A farmstead probably stood at Rainscombe in the Middle Ages, but there has never been much settlement in the tithing. Its population was 19 in 1841. (fn. 51) In 1971 the principal buildings in the former tithing were Rainscombe House in the coomb, Rainscombe Hill Farm with a 19th-century house on the down, and a few farm buildings and cottages beside the Oare-Marlborough road.
Manors and other Estates.
Alfred granted North Newnton and Hilcott to Athelhelm in 892. (fn. 52) The same land, with the addition of Rainscombe, was granted by Athelstan to St. Mary's Abbey, Wilton, in 934, (fn. 53) and the manor of NORTH NEWNTON AND HILCOTT remained among the nuns' possessions until the Dissolution. (fn. 54)
In 1541 the manor was granted to George Howard, the brother of Queen Catherine. (fn. 55) He surrendered it in 1547 when it was granted to Sir William Herbert, created earl of Pembroke in 1551. (fn. 56) The manor subsequently passed with the Pembroke title until the time of Philip, earl of Pembroke (d. 1683), (fn. 57) but was sold in lots from 1680.
The former demesne land, Cuttenham farm, was bought by Charles Garrard before 1693. (fn. 58) It was held by his widow Mary in 1719. (fn. 59) She died in 1748 when Cuttenham passed to her son Charles Garrard (d. 1761). Charles was succeeded by his son James who in 1767 sold the farm, 296 a. in 1775, (fn. 60) to Edward Poore of Rushall (d. 1788). Thereafter the farm descended in the same way as the manor of Rushall until 1917 when it was sold by the earl of Normanton to A. H. Clough. (fn. 61) It was sold to Mr. R. H. Nutland in 1921 and in 1971 belonged to his son Mr. Henry Nutland. (fn. 62)
Cuttenham Farm, replacing a building probably of the 1540s, (fn. 63) was built of brick with a tile roof in the 18th century. It is of two storeys with flanking chimneys and with another chimney south-west of the centre of the house.
A small farm in Hilcott belonged in the early 18th century to Nathaniel Rawkins, alias Romen, and passed to his widow Jane. (fn. 64) It later belonged to Edward Ballard, presumably Jane's next husband, who devised it to Samuel Mayell before 1736. (fn. 65) Mayell's farm was devised to Samuel's nephews Samuel, Joshua, and Robert Mayell who in 1785 sold it to John Clift. To it Clift added another small farm in Hilcott, Pyke's, bought from Stephen Pyke in 1797. (fn. 66) These two farms, one with buildings at the west end of the street on the north side, the other with buildings in the middle of the south side, with 43 a. in 1803, (fn. 67) formed the nucleus of Hilcott farm. After Clift's death in 1829 that farm passed to his son Job Clift (d. 1865). (fn. 68) In 1867 Clift's trustees sold it with the rest of his land in Hilcott to Welbore Agar, earl of Normanton. (fn. 69)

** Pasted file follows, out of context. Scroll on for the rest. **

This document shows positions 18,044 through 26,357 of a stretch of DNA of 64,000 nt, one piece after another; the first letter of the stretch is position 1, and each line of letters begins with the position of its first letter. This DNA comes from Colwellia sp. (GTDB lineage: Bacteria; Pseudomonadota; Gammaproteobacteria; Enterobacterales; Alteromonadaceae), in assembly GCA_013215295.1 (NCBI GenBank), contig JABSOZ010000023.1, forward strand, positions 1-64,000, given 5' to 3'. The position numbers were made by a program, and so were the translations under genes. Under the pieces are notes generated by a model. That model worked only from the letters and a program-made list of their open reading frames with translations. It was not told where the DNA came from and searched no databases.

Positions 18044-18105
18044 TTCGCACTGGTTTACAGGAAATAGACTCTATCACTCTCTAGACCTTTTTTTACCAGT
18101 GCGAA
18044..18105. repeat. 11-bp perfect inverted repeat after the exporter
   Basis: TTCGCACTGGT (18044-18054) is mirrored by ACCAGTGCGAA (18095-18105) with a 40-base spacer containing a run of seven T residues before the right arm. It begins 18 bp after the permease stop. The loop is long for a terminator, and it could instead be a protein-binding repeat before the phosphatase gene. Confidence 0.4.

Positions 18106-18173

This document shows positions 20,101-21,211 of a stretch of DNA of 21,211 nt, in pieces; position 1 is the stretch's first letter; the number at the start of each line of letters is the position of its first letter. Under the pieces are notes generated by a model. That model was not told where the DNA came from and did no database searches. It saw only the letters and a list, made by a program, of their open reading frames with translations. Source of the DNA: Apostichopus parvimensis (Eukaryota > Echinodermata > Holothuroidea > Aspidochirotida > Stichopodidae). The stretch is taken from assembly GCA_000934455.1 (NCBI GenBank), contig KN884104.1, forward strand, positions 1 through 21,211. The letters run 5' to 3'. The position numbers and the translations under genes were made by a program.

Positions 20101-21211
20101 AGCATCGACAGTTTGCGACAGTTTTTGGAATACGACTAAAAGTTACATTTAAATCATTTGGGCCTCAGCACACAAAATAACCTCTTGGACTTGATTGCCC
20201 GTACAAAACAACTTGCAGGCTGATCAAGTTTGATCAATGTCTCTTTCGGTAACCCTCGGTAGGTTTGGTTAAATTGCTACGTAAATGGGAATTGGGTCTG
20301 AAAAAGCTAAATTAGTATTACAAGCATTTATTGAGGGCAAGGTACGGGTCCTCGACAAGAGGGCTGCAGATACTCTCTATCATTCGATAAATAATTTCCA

Lands in Hilcott belonged to John Alexander in 1736. (fn. 70) He sold them to William Dyke (d. before 1758). They passed to William's son Jerome (d. 1783) who devised them to his sons William and Jonathan. (fn. 71) Jonathan held them until 1791 and William until 1801 when they were sold as two farms. (fn. 72) One of them, possibly that called Wilds farm in 1971 and measuring some 71 a. in 1803, was acquired by Charles Alexander (d. c. 1810) but in 1803 was held by his nephew John Alexander (d. 1836). (fn. 73) After John's death it passed to his daughter Beata, wife of William Stead. In 1842 the Steads sold the farm to Job Clift. (fn. 74)
The Dykes' other farm, with buildings on the north side of Hilcott street and 92 a. of land, (fn. 75) was bought by Joseph Gilbert. He sold some of it to John Clift in 1806 and the rest to John Alexander in 1812. Alexander's part was acquired by Clift in 1823 and passed with the rest of his lands. (fn. 76)
Tomlins farm, possibly that called Butts in 1917, belonged before 1700 to Nathaniel Tomlins (d. before 1700) or his father Samuel (d. 1700), a former rector of Crawley (Hants). (fn. 77) It was held by Elizabeth Tomlins until 1784 (fn. 78) when the farm, then some 80 a., was sold to John Alexander (d. 1797). John was succeeded by his son John (d. 1836) with whose other land Tomlins farm subsequently passed. (fn. 79)